Tuesday, July 30, 2013

best books and movie (I hope) you've never heard of

Today Modern Mrs. Darcy is doing a "best book you've never heard of" linkup, so I thought I'd join in.  In fact, I've decided to include two books and a movie ... just because.  So there.

Yet I wonder:  does everyone else who is posting today think, "Uh-oh, what if ten people say 'Pshaw, I read that book/saw that movie long ago!'?" Or am I the only one who's thinking that?  (And do people really say "Pshaw"?)  Anyhoo, here goes.


Two best novels you've never heard of:


Painter of Silence by Georgina Harding



When a young deaf-mute man, Augustin, is found collapsed on the steps of a Romanian hospital, a nurse recognizes him as her childhood friend, the son of a servant on her family's estate.  This haunting novel explores their youthful relationship, their separation during WWII, and their journey to new lives after they meet again.  The book has a very simple and subtle style, and the descriptions of how Augustin communicates through painting are beautiful.  It ends abruptly -- I turned the page thinking, "Is it really over?" -- but ultimately the conclusion is satisfying and hopeful.  This is not a page-turner, but if you like beautiful writing and a moving story, you'll like this.

(Thanks to my friend Mieke for thinking I'd like this book; I did!)

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The Center of Everything by Laura Moriarty



Young Evelyn sees the world as black-and-white: she accepts her religious grandmother’s view of life and scorns the foibles of her struggling single mom. But as she matures and gains more life experience (first love, friendship, a handicapped brother), she realizes that the world is much more complicated than she thought – and that her mother may in fact know a bit more about right and wrong than Evelyn gave her credit for.  This was Moriarty's first novel; I discovered it on our local library's reading list and loved it so much that I've devoured everything she's written since.

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Best movie you've never heard of:

Secondhand Lions
 

A young boy is forced by his irresponsible mother to spend the summer at a farm owned by his two eccentric great-uncles (played by Michael Caine and Robert Duvall).  The uncles regale him with stories about their exploits in the war and the love affair one of them had with an African princess.  Are the stories true -- or does that even matter?  And should you really buy a lion sight unseen, anyway? This is a funny, touching movie about family, love, and truth -- with a delightful and surprising ending.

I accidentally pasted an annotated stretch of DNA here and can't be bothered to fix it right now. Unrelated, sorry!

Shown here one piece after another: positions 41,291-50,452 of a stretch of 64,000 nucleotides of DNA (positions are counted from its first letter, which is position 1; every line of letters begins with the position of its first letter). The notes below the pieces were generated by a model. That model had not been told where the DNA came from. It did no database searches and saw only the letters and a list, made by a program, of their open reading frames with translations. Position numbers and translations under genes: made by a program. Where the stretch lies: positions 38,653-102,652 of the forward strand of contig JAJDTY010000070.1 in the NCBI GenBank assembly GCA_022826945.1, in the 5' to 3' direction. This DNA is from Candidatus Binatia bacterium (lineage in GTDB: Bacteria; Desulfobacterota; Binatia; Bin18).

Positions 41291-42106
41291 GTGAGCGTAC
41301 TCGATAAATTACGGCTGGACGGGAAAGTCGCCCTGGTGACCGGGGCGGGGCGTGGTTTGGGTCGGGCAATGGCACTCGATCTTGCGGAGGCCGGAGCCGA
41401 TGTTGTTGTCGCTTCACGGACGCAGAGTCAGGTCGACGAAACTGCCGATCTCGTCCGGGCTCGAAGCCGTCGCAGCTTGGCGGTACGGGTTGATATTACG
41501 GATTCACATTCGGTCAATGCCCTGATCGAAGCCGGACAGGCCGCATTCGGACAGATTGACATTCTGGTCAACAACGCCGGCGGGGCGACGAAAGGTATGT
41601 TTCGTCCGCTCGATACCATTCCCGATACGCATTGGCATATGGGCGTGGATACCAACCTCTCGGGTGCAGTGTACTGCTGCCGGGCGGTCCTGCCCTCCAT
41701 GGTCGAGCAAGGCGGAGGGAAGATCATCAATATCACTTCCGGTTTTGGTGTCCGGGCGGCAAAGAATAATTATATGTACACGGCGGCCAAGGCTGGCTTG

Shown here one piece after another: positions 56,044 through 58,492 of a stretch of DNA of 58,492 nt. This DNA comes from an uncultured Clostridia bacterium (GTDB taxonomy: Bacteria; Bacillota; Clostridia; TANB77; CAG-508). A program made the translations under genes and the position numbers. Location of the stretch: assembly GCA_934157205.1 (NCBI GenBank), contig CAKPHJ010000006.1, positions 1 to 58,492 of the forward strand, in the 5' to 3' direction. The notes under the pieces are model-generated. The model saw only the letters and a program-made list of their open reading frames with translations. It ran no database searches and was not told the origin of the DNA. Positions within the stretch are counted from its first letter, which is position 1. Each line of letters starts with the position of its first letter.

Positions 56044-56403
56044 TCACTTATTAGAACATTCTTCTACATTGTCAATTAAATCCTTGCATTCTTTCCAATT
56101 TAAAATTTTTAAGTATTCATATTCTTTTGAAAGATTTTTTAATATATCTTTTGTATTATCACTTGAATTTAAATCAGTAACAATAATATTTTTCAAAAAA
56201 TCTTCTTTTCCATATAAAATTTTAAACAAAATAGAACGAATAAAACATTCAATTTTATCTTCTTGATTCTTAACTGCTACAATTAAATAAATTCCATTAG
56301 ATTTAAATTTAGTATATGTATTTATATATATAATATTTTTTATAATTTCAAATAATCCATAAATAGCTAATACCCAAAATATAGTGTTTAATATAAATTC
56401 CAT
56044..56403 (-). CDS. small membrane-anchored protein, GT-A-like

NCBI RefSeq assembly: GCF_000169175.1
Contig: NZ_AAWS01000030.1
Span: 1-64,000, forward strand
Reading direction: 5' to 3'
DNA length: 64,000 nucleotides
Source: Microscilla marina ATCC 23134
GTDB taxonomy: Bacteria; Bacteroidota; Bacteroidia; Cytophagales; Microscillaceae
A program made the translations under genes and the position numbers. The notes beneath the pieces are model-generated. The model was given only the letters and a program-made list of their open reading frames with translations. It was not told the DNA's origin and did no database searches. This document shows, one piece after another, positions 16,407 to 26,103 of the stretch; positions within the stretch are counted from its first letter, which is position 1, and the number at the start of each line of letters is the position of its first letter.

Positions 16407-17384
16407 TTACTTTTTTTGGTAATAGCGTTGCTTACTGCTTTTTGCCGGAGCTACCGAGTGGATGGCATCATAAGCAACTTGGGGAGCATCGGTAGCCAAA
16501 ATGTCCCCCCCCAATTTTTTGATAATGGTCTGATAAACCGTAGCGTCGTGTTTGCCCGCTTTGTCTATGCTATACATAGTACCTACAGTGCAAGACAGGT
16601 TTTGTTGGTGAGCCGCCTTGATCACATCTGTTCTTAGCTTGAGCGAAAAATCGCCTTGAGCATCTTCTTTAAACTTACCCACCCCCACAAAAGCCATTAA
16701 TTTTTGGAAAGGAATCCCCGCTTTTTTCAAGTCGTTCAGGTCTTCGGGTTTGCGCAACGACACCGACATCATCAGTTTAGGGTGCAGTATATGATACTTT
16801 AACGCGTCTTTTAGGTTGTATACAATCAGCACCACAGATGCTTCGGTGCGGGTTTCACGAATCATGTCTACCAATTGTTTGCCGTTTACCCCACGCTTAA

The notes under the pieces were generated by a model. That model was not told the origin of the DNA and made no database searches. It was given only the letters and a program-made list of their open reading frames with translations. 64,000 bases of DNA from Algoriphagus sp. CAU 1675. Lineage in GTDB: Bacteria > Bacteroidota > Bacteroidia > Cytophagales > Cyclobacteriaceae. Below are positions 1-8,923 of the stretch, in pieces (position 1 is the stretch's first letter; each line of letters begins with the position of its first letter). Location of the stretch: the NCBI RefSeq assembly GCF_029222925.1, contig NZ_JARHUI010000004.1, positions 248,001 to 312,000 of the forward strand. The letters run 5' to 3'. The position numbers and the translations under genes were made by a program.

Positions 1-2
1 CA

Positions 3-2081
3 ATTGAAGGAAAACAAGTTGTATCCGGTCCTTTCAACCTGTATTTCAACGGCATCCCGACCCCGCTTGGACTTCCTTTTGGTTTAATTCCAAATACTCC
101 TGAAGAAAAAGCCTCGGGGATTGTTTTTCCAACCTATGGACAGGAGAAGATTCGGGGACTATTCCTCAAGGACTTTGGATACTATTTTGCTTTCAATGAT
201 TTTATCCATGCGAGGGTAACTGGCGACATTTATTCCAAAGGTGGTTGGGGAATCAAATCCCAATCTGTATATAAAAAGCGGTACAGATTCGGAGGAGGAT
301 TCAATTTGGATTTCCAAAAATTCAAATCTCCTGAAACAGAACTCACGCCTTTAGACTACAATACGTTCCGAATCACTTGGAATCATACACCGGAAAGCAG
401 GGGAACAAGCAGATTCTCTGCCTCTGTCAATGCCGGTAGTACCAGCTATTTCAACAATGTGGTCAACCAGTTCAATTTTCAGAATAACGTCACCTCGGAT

(Thanks, Brenda G., for the recommendation:  loved this movie!)



10 comments:

  1. We loved Secondhand Lions. I was skeptical at casting Duval opposite Caine, but they were excellent together. Don't know why I was worried!

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    1. I know -- you always think these big actors will try to one-up each other, but sometimes it just works perfectly! (like Shirley MacLaine and Maggie Smith in Downton Abbey too)

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  2. I was worried that I'd pick something people had heard of too! Had to pore through my collection to find a standout that I thought probably flew under the radar. The Center of Everything sounds up my alley - thanks for the suggestion!

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    1. I think you'd like it, Bethany, because it's really suitable for all ages -- I'm nearly 50 and loved it, and I can see younger readers enjoying it very much as well.

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  3. Secondhand Lions sounds great. I've just added it to our list. :)

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    1. I hope you enjoy it! Thanks for stopping by.

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  4. I loved Secondhand Lions! And I'm intrigued by the Painter of Silence--I may have to check it out after I finish my current pile :).

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    1. I know the feeling -- with these linkups, the pile just gets larger doesn't it? Thanks for stopping by!

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  5. I just added The Center of Everything to my list. I'm thinking I should add Painter of Silence, too--I suspect it's one of those books where describing it just makes you want to read it less. That's such a strange phenomenon but I believe in it. :)

    LOVE that you included a movie! I saw that one ages ago and remember really enjoying it.

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    1. Yes, I know what you mean about describing books. A friend had taken that one out of the library and suggested I read it before she returned it, so it was totally random; I likely wouldn't have chosen it off the shelf on my own.

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